We are honored to have Dr Licciardone as our guest editor, as he has demonstrated a consistent and stellar legacy of excellence in osteopathic research. He is the associate dean for clinical research and executive director of The Osteopathic Research Center at the University of North Texas Health Science Center in Fort Worth. He is also the Osteopathic Heritage Foundation Richards-Cohen distinguished chair in clinical research and serves as a member on the National Advisory Council of the NCCAM. His landmark systematic review and meta-analysis of the effectiveness of osteopathic manipulative treatment (OMT) for relieving pain in patients with acute or chronic low back pain6 became the foundation for the American Osteopathic Association's first national guideline on the use of OMT,7 published on the Agency for Healthcare Research and Quality's Web site, the National Guideline Clearinghouse, at 
In this issue of the JAOA, Dr Licciardone reports on some of the findings from his most recent landmark research study, the OSTEOPATHIC Trial (OSTEOPAThic Health outcomes In Chronic low back pain Trial),3 which was a 5-year randomized trial of 455 patients, making it the largest clinical trial ever undertaken on OMT.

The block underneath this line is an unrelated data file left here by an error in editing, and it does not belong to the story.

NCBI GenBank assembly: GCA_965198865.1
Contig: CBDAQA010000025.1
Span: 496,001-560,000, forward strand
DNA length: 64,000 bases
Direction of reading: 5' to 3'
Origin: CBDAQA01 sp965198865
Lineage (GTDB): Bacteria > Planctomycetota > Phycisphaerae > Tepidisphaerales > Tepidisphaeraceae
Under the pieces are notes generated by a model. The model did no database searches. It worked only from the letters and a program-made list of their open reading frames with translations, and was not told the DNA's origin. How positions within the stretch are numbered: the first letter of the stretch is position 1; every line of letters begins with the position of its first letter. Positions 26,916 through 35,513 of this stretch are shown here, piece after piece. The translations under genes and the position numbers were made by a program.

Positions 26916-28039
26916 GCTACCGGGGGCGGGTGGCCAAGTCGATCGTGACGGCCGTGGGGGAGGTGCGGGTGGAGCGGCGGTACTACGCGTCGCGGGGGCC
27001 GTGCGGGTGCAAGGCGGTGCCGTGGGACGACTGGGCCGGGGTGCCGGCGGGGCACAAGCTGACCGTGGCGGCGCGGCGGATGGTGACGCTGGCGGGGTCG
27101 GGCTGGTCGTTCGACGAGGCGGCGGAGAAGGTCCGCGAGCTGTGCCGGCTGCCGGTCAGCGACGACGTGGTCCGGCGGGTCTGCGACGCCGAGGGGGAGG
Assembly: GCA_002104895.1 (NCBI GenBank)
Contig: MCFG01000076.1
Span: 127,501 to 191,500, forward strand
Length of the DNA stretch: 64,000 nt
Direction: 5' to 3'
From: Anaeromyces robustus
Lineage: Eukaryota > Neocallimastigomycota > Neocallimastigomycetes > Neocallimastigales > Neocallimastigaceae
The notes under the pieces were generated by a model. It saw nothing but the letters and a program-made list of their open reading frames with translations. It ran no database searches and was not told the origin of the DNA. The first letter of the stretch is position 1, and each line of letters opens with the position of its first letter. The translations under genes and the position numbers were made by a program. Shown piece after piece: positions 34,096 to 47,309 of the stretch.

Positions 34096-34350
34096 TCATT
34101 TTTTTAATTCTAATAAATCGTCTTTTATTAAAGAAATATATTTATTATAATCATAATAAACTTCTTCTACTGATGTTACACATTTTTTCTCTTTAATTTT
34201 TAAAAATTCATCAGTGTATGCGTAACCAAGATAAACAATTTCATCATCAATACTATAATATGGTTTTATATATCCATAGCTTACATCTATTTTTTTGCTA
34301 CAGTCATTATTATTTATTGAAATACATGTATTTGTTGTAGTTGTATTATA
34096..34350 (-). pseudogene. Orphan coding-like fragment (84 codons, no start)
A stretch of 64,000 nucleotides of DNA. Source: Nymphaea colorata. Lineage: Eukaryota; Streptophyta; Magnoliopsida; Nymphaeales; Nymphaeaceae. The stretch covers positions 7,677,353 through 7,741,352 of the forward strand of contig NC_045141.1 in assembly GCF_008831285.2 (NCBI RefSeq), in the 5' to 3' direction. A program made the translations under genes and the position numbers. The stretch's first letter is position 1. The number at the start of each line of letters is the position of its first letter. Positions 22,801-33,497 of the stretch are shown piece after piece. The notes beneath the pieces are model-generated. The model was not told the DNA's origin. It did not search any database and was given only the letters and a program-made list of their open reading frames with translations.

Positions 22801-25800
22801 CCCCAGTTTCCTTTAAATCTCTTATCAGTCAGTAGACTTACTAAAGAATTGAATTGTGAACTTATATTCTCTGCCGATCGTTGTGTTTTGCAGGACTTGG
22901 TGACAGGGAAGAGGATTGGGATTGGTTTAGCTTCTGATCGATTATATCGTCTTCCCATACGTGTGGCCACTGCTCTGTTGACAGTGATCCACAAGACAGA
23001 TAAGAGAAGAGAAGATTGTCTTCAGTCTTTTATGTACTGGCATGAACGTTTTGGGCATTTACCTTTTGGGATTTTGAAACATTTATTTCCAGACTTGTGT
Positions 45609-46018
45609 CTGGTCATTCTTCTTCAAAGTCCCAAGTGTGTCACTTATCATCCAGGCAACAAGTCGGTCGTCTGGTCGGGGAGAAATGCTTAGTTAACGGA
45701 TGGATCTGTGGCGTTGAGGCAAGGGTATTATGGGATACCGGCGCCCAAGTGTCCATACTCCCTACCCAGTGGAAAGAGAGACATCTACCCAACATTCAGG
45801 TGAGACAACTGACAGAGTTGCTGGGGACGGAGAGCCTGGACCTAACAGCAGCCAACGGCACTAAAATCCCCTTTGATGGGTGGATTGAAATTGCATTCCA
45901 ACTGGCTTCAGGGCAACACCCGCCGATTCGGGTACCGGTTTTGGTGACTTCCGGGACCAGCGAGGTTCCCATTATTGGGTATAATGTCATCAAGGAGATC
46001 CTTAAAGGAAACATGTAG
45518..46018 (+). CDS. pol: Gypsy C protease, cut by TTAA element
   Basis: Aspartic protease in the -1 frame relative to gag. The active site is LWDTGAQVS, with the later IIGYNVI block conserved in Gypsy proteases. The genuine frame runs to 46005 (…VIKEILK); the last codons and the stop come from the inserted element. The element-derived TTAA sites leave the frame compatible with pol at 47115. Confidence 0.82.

Precompetition OMT has been used since Andrew Taylor Still, MD, DO, treated young baseball players to enhance their pitching abilities.8 In more recent times, Olympic speed ice skating champion Apolo Anton Ohno sought OMT to help him compete to win gold in the Salt Lake City, Utah, winter games in 2002.9 There are many anecdotal stories like this, but Per Gunnar Brolinson, DO, and colleagues4 take the issue a step further and add objective performance measure data to the equation over a long period with a large number of manipulative treatments performed on a cohort of patients. To my knowledge, this has never been done before. Brolinson and colleagues4 present their preliminary findings from a retro spective chart review and performance analysis of a cohort of elite university athletes who underwent precompetition manipulative treatment to maximize performance. 
In 2005, the NCCAM brought together researchers and clinicians from around the country in a symposium to look at the state of the knowledge on the biological mechanisms underlying the apparent efficacy of manual therapies. They additionally helped set a course for future research initiatives along these lines.10 To update us on what we have learned since then, Brian Clark, PhD, and colleagues5 report on the most current understanding of neurologic mechanisms underlying the effects found after spinal OMT.